Vampire Weekend lack bite at Glasgow Hydro

DREAM SUPPORT: Noah and the Whale
DREAM SUPPORT: Noah and the Whale

Glasgow’s new Hydro venue holds 12,000 people in its enormous innards, creating a colloseum-like atmosphere when full of excited fans.

Unfortunately it seems that the city is home to less than half as many people willing to shell out for a ticket to see New Yorkers Vampire Weekend at their recent gig.

Black drapes are used to hide the completely vacant upper tiers of seating, but nothing can be done to disguise the half-empty floor - producing a somewhat stilted atmosphere for support band Noah and the Whale as they take to the stage.

But any trepidation felt by the English folk-rockers is swiftly put to one side.

Showcasing the lost art of the perfect set list, Charlie Fink and co dispense with any awkward new material or experimental b-sides to deliver a 45-minute set of solid hits.

Dipping liberally into their debut album ‘Peaceful, The World Lays Me Down’ and their breakthrough third record ‘Last Night on Earth’, even a malfunctioning violin doesn’t put the band off their stride.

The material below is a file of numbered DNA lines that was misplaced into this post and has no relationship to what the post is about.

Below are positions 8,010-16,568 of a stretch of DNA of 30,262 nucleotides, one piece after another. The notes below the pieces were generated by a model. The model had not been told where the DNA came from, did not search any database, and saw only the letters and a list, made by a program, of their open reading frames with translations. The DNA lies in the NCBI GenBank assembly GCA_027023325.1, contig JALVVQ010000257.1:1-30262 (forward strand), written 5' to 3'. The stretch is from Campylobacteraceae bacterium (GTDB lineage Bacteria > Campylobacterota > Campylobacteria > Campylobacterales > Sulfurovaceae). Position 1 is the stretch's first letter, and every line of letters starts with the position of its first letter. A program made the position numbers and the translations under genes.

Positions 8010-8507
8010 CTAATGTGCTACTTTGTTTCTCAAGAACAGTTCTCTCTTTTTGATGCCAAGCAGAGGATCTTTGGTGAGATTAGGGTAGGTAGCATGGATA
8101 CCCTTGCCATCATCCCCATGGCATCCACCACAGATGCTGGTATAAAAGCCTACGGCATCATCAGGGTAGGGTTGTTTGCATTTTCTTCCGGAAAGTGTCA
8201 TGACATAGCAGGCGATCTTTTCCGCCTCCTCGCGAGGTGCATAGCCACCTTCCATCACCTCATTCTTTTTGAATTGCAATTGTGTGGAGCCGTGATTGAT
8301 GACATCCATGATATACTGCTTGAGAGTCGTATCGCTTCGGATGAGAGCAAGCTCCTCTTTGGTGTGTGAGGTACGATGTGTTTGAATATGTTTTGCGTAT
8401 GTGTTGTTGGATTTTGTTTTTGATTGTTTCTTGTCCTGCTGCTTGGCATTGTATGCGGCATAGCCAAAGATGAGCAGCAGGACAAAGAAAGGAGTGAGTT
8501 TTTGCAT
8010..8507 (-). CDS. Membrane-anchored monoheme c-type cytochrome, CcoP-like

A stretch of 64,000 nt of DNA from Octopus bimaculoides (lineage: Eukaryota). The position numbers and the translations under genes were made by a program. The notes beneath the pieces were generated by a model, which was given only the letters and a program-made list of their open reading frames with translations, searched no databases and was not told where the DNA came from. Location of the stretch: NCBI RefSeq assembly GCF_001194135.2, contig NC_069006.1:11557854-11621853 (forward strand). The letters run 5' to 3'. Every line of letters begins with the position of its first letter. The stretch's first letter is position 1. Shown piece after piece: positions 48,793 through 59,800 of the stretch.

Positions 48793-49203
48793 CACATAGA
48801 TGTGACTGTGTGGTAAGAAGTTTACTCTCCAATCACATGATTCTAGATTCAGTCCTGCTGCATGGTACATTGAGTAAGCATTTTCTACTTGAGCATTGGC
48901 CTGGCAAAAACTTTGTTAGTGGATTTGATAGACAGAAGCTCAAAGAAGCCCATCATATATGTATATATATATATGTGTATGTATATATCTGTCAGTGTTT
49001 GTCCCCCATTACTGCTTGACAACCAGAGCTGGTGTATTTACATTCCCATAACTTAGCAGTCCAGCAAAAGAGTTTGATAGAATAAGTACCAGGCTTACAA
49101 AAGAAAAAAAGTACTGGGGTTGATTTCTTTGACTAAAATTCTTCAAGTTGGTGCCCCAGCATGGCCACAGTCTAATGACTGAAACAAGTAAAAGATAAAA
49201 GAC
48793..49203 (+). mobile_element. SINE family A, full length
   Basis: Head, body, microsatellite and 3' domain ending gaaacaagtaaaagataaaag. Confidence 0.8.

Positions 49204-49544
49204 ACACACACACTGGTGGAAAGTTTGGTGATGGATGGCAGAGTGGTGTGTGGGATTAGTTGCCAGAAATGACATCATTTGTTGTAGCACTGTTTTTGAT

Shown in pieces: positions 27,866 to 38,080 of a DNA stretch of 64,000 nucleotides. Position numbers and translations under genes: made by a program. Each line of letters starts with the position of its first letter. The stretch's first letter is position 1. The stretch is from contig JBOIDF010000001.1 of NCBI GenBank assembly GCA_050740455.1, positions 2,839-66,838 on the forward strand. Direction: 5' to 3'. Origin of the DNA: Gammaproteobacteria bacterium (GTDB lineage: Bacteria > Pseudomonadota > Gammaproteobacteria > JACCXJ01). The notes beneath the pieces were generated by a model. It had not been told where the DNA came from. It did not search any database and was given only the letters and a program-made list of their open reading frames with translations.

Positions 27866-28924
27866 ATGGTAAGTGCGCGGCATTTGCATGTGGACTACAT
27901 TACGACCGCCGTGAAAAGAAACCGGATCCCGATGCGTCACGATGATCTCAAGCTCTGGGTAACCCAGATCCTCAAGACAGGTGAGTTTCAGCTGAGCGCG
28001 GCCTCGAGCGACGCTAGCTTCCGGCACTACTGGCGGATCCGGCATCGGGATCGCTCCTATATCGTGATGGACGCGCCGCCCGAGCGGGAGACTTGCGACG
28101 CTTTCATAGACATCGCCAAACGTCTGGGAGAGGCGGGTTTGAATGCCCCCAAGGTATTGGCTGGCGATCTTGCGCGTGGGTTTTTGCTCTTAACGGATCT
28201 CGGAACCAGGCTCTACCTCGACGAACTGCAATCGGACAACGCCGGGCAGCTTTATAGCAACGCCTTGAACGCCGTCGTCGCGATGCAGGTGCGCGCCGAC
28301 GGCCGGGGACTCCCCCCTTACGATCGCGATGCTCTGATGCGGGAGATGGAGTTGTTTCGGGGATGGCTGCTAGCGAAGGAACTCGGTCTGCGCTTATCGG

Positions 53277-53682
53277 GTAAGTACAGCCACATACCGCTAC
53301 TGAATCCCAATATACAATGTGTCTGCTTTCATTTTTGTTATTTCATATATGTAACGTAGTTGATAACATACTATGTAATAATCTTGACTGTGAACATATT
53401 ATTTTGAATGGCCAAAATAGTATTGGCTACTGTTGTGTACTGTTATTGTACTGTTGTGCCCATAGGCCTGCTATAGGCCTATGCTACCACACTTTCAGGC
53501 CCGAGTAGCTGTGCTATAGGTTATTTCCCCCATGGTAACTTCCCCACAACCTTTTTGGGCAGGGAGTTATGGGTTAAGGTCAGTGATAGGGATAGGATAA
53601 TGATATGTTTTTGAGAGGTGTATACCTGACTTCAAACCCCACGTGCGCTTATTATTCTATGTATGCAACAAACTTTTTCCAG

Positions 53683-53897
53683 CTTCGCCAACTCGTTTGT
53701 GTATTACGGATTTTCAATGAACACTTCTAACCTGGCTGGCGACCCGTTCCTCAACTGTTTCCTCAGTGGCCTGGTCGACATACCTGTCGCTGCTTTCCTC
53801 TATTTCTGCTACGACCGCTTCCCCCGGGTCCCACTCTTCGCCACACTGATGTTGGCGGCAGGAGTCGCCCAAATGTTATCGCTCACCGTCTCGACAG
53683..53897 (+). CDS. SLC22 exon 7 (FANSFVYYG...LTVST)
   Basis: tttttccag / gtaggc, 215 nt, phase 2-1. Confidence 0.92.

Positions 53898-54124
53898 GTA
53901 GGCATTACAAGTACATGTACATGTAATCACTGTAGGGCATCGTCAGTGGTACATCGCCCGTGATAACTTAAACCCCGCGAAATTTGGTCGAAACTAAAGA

It’s noticeable that throughout the set those less familiar with the band are drawn toward the stage by Fink’s Tom Petty-a-like vocals and his band’s multi-hooked melodies.

It’s a hard act to live up to for Vampire Weekend and one they look like matching for half an hour.

A stunning stage set of ornate columns, bright floral banners and a huge mirror is lit up by a dazzling light show for opener ‘Diane Young’.

Fan favourites ‘White Sky’ and ‘Cape Cod Kwassa Kwassa’ follow, their African-infused beats filling up the gaps in the auditorium.

Frontman Ezra Koenig is as cool as expected, dishing out Glasgow-related banter from behind rock star shades.

But despite being only three albums into their career there’s a sense that the 90 minute set has needed some padding out.

For every highlight there’s a two-song lull, leaving the audience at best quiet and at worst disinterested.

New album ‘Modern Vampires of the City’ only supplies a third of the tracks on offer, but their greater length compared to the older, snappier material makes it feel like far more.

By the time they nail a storming encore of Hannah Hunt, One and Walcott, there’s as many bored yawns as excited yelps from the sparse Hydro crowd.